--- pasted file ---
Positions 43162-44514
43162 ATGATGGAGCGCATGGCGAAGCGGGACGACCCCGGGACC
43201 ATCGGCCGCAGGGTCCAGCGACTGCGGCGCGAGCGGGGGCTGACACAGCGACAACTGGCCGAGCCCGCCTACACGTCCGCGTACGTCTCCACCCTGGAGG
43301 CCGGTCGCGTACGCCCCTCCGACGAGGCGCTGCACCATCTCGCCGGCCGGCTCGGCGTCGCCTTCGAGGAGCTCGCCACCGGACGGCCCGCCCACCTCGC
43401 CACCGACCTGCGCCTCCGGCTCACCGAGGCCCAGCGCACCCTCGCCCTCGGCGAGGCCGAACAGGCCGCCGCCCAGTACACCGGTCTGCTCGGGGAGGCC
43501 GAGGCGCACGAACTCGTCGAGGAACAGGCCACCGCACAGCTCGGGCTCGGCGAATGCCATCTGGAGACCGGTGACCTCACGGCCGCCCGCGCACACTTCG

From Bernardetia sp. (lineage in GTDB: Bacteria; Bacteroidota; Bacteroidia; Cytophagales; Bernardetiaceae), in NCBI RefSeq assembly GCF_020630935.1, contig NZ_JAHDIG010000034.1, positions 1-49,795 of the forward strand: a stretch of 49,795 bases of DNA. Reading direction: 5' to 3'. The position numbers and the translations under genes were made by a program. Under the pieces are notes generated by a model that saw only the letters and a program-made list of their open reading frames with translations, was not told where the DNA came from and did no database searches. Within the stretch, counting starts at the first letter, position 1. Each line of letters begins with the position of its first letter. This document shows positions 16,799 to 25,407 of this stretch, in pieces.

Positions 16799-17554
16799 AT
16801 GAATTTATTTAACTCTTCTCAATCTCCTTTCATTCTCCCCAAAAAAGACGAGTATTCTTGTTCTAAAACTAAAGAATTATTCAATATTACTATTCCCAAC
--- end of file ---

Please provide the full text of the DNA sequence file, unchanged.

Positions 43162-44514
43162 ATGATGGAGCGCATGGCGAAGCGGGACGACCCCGGGACC
43201 ATCGGCCGCAGGGTCCAGCGACTGCGGCGCGAGCGGGGGCTGACACAGCGACAACTGGCCGAGCCCGCCTACACGTCCGCGTACGTCTCCACCCTGGAGG
43301 CCGGTCGCGTACGCCCCTCCGACGAGGCGCTGCACCATCTCGCCGGCCGGCTCGGCGTCGCCTTCGAGGAGCTCGCCACCGGACGGCCCGCCCACCTCGC
43401 CACCGACCTGCGCCTCCGGCTCACCGAGGCCCAGCGCACCCTCGCCCTCGGCGAGGCCGAACAGGCCGCCGCCCAGTACACCGGTCTGCTCGGGGAGGCC
43501 GAGGCGCACGAACTCGTCGAGGAACAGGCCACCGCACAGCTCGGGCTCGGCGAATGCCATCTGGAGACCGGTGACCTCACGGCCGCCCGCGCACACTTCG

From Bernardetia sp. (lineage in GTDB: Bacteria; Bacteroidota; Bacteroidia; Cytophagales; Bernardetiaceae), in NCBI RefSeq assembly GCF_020630935.1, contig NZ_JAHDIG010000034.1, positions 1-49,795 of the forward strand: a stretch of 49,795 bases of DNA. Reading direction: 5' to 3'. The position numbers and the translations under genes were made by a program. Under the pieces are notes generated by a model that saw only the letters and a program-made list of their open reading frames with translations, was not told where the DNA came from and did no database searches. Within the stretch, counting starts at the first letter, position 1. Each line of letters begins with the position of its first letter. This document shows positions 16,799 to 25,407 of this stretch, in pieces.

Positions 16799-17554
16799 AT
16801 GAATTTATTTAACTCTTCTCAATCTCCTTTCATTCTCCCCAAAAAAGACGAGTATTCTTGTTCTAAAACTAAAGAATTATTCAATATTACTATTCCCAAC